We are Big Idea Hunters…
We live in a time of information abundance, which far too many of us see as information overload. With the sum total of human knowledge, past and present, at our fingertips, we’re faced with a crisis of attention: which ideas should we engage with, and why? Big Think is an evolving roadmap to the best thinking on the planet — the ideas that can help you think flexibly and act decisively in a multivariate world.
A word about Big Ideas and Themes — The architecture of Big Think
Big ideas are lenses for envisioning the future. Every article and video on bigthink.com and on our learning platforms is based on an emerging “big idea” that is significant, widely relevant, and actionable. We’re sifting the noise for the questions and insights that have the power to change all of our lives, for decades to come. For example, reverse-engineering is a big idea in that the concept is increasingly useful across multiple disciplines, from education to nanotechnology.
Themes are the seven broad umbrellas under which we organize the hundreds of big ideas that populate Big Think. They include New World Order, Earth and Beyond, 21st Century Living, Going Mental, Extreme Biology, Power and Influence, and Inventing the Future.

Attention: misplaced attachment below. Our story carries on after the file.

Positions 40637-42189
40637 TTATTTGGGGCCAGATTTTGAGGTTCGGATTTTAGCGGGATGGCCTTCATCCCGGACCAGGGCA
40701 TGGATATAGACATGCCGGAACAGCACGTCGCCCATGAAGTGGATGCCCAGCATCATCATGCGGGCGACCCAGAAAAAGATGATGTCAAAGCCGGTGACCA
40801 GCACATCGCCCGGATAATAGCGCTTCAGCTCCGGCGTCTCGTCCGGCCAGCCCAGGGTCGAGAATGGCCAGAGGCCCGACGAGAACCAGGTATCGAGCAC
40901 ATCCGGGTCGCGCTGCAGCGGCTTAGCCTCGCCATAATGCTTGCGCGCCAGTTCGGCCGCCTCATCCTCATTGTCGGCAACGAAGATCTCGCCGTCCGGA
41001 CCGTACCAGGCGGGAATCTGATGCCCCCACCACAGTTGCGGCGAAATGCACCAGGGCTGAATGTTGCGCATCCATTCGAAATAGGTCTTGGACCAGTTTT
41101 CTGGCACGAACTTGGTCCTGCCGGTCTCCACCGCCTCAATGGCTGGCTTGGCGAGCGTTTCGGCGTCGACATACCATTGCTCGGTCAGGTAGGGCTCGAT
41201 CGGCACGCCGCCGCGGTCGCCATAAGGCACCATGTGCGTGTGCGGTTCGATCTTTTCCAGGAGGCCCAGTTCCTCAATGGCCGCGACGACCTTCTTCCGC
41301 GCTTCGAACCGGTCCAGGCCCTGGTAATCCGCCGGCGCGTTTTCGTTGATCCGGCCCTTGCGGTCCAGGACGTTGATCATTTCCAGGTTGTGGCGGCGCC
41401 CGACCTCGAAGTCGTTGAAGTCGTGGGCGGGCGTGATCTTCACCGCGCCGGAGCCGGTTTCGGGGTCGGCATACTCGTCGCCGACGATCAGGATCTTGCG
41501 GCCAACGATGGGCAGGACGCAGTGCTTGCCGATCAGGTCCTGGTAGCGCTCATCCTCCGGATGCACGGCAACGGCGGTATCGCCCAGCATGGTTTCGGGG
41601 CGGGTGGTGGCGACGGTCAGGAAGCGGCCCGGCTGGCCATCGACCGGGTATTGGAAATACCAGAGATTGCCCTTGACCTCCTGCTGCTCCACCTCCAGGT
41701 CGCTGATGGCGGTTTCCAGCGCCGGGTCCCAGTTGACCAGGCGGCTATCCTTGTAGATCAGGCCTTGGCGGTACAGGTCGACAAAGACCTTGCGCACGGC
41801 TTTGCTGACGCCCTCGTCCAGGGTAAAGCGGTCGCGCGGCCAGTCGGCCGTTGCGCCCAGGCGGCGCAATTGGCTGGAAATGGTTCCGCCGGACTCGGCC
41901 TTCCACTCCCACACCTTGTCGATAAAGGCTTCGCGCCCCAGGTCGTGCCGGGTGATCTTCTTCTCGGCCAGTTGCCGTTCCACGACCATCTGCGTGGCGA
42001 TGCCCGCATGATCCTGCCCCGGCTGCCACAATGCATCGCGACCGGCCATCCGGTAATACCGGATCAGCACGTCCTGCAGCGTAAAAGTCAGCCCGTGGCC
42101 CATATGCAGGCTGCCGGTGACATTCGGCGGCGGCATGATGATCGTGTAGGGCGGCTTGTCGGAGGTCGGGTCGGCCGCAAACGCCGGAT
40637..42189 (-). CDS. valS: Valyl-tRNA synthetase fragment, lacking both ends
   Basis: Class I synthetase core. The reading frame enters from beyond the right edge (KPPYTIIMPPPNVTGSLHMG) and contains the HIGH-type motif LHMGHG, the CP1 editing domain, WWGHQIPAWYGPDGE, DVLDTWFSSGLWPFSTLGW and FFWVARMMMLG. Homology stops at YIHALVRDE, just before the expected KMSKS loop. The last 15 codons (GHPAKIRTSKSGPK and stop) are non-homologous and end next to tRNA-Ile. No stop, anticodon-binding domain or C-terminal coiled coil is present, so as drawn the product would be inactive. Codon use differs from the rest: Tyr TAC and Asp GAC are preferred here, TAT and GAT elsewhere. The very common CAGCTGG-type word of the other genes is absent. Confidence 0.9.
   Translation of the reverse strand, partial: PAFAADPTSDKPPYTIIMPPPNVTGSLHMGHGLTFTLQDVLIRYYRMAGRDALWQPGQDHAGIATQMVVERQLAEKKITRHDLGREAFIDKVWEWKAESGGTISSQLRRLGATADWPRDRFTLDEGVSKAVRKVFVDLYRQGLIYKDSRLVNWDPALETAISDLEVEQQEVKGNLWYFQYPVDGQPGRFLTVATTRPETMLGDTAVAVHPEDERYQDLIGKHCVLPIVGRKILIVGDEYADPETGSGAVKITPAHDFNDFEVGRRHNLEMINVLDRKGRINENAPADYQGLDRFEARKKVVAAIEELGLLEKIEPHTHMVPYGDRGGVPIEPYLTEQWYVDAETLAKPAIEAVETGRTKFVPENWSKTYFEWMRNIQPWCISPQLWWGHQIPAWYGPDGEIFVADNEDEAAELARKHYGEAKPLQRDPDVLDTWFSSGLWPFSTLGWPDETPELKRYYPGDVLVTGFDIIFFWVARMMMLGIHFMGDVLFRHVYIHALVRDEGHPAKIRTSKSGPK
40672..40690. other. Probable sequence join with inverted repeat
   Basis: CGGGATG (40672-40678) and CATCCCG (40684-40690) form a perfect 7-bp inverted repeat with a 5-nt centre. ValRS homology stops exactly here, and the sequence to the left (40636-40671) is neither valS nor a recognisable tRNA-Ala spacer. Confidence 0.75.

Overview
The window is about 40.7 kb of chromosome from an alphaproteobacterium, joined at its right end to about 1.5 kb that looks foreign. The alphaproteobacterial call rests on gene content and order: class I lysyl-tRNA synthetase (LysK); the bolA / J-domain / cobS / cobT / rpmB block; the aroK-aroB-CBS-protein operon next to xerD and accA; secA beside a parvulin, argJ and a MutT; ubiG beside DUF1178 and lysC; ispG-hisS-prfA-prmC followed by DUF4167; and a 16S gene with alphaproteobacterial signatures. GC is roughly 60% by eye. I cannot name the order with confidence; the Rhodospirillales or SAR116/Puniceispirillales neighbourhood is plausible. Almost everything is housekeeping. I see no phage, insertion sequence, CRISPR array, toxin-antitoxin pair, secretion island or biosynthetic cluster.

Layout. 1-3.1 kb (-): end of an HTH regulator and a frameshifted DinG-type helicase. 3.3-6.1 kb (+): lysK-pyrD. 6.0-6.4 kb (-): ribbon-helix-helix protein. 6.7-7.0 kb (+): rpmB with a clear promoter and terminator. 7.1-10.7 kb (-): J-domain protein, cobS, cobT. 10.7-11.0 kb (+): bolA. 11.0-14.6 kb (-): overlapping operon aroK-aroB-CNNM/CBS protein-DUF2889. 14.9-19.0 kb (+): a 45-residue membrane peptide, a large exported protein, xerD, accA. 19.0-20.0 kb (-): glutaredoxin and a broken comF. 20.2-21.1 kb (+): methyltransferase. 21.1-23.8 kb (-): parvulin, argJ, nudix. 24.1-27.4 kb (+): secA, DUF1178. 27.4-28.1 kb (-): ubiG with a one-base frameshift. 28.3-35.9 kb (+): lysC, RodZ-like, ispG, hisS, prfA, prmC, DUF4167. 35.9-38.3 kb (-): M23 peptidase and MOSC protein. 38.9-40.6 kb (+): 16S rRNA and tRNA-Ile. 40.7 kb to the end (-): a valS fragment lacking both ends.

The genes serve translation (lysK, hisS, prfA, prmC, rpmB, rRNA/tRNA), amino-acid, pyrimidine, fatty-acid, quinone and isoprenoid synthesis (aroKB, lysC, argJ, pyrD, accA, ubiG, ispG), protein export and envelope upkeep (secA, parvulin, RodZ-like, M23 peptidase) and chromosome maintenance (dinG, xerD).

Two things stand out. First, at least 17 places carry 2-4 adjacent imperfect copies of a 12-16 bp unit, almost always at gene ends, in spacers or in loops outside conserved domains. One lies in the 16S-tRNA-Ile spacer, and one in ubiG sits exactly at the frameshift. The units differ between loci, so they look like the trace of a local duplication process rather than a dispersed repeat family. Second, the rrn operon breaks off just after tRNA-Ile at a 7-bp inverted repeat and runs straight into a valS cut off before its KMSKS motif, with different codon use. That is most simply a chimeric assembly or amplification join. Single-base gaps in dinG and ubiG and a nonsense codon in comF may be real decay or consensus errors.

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What's the Latest Development?
Citing concern about captive animals as its motivation, last month the Costa Rican government announced that the country's two public zoos would be closed and its residents -- more than 400 animals -- either rehabilitated and released back into the wild or sent to private animal rescue organizations. The announcement came months after a new law went into effect that prohibited the keeping of wildlife as pets. Consequently, those same rescue organizations have received more animals in the past eight months than they normally get in an entire year.
What's the Big Idea?
All parties involved agree that the health and safety of Costa Rica's wildlife is paramount. The country is home to five percent of the world's species, and ideally visitors should be able to see them in their natural environment. Hopes are that rehabilitation efforts will be successful, but in the meantime, poorly-funded rescue groups are struggling to make more space and enlist more volunteers to help care for the influx of animals. As a way to help, the government has inserted a loophole in the no-wildlife-as-pets law allowing longtime owners to hang on to their animals for now.
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